A charter is the grant of authority or rights, stating that the granter formally recognizes the prerogative of the recipient to exercise the rights specified. It is implicit that the granter retains superiority, that the recipient admits a limited status within the relationship, it is within that sense that charters were granted, that sense is retained in modern usage of the term; the word entered the English language from the Old French charte, via Latin charta, from Greek χάρτης. It has come to be synonymous with a document that sets out a grant of privileges; the term is used for a special case to an institutional charter. A charter school, for example, is one that has different rules and statutes from a state school. Charter is sometimes used as a synonym for "tool" or "lease", as in the "charter" of a bus or boat or plane by an organization, intended for a similar group destination. A charter member of an organization is an original member. Anglo-Saxon charters are documents from the early medieval period in Britain which make a grant of land or record a privilege.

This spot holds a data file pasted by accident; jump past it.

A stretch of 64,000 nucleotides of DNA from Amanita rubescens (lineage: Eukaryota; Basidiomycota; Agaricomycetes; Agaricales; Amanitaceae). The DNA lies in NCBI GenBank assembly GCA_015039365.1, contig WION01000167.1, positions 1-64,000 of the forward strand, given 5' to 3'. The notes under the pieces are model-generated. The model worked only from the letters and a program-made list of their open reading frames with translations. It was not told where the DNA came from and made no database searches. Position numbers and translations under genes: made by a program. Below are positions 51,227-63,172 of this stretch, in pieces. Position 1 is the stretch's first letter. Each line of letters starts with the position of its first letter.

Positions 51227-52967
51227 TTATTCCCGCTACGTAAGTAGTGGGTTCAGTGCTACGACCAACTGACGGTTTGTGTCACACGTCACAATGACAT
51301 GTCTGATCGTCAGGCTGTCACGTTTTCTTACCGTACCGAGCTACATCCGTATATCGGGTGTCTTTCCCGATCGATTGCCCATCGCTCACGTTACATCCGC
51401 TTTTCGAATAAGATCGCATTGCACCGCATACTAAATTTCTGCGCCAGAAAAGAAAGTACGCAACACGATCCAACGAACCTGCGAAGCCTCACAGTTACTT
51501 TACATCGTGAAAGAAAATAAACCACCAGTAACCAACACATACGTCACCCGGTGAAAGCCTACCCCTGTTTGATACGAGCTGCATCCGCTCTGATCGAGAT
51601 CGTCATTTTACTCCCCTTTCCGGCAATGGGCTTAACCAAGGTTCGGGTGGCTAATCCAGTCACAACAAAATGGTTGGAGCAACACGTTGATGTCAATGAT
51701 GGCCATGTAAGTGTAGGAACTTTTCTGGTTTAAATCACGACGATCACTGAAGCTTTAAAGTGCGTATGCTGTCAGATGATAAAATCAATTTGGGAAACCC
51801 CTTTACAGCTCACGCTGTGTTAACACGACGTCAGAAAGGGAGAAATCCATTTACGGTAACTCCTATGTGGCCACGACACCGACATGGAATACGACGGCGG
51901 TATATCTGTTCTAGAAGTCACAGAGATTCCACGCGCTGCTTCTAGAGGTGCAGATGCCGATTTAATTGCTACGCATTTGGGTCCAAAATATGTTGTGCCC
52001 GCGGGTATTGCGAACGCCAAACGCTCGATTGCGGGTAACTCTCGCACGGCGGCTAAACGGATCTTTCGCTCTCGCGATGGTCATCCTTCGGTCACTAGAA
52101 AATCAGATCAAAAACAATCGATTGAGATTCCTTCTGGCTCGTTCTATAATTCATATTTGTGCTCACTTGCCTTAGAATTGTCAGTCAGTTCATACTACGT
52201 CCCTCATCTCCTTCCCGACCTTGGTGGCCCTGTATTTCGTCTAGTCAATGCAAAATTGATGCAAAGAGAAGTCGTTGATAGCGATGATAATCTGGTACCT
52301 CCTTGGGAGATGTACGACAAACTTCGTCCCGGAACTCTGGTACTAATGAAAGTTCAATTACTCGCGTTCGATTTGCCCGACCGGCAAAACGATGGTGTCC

They are written on parchment, in Latin but with sections in the vernacular, describing the bounds of estates, which correspond to modern parish boundaries. The earliest surviving charters were drawn up in the 670s; the British Empire used three main types of colonies as it sought to expand its territory to distant parts of the earth. These three types were royal colonies, proprietary colonies, corporate colonies. A charter colony by definition is a "colony chartered to an individual, trading company, etc. by the British crown." Although charter colonies were not the most prevalent of the three types of colonies in the British Empire, they were by no means insignificant. A congressional charter is a law passed by the United States Congress that states the mission and activities of a group. Congress issued federal charters from 1791 until 1992 under Title 36 of the United States Code. A municipal corporation is the legal term for a local governing body, including cities, towns, charter townships and boroughs.